95 years after his birth, James Baldwin’s life and writing has much to teach us about the challenges and joys of seeking to live with love and hope even when those seem impossible. His novel If Beale Street Could Talk is a story of surviving violence, danger and racism. In this first in a two-part series on Baldwin’s work, we’ll explore its lessons for us about how to love and persevere.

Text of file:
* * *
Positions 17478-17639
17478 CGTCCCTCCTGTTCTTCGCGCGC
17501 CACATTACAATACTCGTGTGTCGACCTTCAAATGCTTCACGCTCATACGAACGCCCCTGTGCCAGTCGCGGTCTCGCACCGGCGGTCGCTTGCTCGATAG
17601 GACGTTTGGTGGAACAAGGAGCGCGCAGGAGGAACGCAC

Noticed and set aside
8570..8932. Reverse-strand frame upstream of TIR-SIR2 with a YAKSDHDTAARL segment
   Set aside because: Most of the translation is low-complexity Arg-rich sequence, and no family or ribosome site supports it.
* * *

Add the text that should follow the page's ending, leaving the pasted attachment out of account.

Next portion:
Benjamin Van Dyne is a PhD candidate in theology at Fordham University, where his work focuses on the interconnections between evolving concepts of race, personhood and death. He also teaches undergraduate classes in religion and theology and serves on the coordinating committee for the labor union of Fordham’s graduate workers. Prior to Fordham, Benjamin graduated from Union Theological Seminary where he was a classmate of Rev. Petra’s, and worked as a community organizer in Indiana, Kentucky, Virginia, New York City and Long Island. He grew up in the Unitarian Universalist Church of Arlington, Virginia and remains connected with local church communities. He lives in the Bronx with his two children. He’s on Twitter at @benjaminvandyne.